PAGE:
HARRISBURG, Pa. — Church and public officials from Pennsylvania are saddened by the unexpected death of Bishop Joseph McFadden, who shepherded the Diocese of Harrisburg.
“I was shocked and deeply saddened to learn of the sudden death of Bishop Joseph McFadden,” Archbishop Charles Chaput of Philadelphia said.
“I am grateful that I had the opportunity to be with him over the last few days at the annual spring meeting of the Pennsylvania bishops and spend time in conversation with him.”
Bishop McFadden died on May 2 at the age of 65 while in a series of weeklong meetings with his fellow bishops of Pennsylvania, which were being held in Philadelphia. He awoke feeling ill and was taken to hospital, where he was pronounced dead that morning, according to the Harrisburg Diocese.
His cause of death has not yet been announced.
The governance of the Diocese of Harrisburg has passed to the College of Consultors, who must elect a diocesan administrator who will serve the diocese until Pope Francis appoints the 11th bishop of Harrisburg.
Bishop McFadden’s body will lie in state at St. Patrick’s Cathedral in Harrisburg beginning Sunday evening. Solemn Evening Prayer will be said there in the body’s presence on May 5 and 6. It will be transferred to Holy Name of Jesus Parish on the afternoon of May 7, where Evening Prayer will again be said.
A solemn funeral Mass will be said for Bishop McFadden at Holy Name the morning of May 8.
Bishop McFadden was born in 1947 in Philadelphia. He studied political science at St. Joseph University and was a high-school teacher for seven years before entering St. Charles Borromeo Seminary in Philadelphia.
In 1981, he was ordained a priest for the Philadelphia Archdiocese. While a priest, he served as a pastor, secretary to the archbishop and a high-school president.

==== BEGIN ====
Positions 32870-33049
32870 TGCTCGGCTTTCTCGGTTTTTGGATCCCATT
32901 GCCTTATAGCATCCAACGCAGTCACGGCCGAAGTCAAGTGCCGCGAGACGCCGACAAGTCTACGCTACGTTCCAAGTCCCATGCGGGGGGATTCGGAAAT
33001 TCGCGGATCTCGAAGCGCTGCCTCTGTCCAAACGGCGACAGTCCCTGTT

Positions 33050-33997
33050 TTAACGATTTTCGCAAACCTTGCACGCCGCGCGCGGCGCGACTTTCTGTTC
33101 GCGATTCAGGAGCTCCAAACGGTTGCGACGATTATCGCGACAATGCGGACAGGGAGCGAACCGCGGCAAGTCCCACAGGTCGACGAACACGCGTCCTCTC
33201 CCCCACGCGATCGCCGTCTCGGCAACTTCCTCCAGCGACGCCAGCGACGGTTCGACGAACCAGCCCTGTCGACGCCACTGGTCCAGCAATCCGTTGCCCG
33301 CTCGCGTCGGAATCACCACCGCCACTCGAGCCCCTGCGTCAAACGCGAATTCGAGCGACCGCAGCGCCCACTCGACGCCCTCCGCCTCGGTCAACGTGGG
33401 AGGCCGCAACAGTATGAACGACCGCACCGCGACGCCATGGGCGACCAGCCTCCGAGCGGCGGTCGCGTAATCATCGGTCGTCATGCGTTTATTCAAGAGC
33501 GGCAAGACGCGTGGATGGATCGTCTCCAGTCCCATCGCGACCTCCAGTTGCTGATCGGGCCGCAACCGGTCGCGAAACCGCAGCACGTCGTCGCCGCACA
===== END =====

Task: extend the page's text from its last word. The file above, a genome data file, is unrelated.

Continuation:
He was appointed an auxiliary bishop for the archdiocese in 2004 and became bishop of Harrisburg in 2010. He served as pastor of the 248,000 Catholics in south-central Pennsylvania from his installation on Aug. 18, 2010, until his death.
Archbishop Chaput, who is metropolitan archbishop over Harrisburg, said that Philadelphia “was always close” to Bishop McFadden’s heart, as he was a native.
“His love for the priesthood was evident in everything that he did. He worked diligently to promote vocations to the priesthood and advance the mission of Catholic education.”
“Although he served as the bishop of Harrisburg for only a short time, he effectively embraced the call of our former Holy Father, Pope Benedict XVI, to use new forms of media to proclaim the message of the Gospel,” Archbishop Chaput said.
Bob Casey Jr., U.S. senator from Pennsylvania, said that Bishop McFadden was “a forceful advocate, an effective leader and a much beloved shepherd for the people of Harrisburg, Philadelphia and all of Pennsylvania. I join the Diocese of Harrisburg in mourning the passing of a good man.”
Tom Corbett, the governor of Pennsylvania, said Bishop McFadden brought “a compassion and understanding of the value of every human person” to his ministry and that he set “an example for all people of all faiths.”
Archbishop Chaput concluded by extending the “prayerful sympathy” of the Philadelphia Church to that of Harrisburg.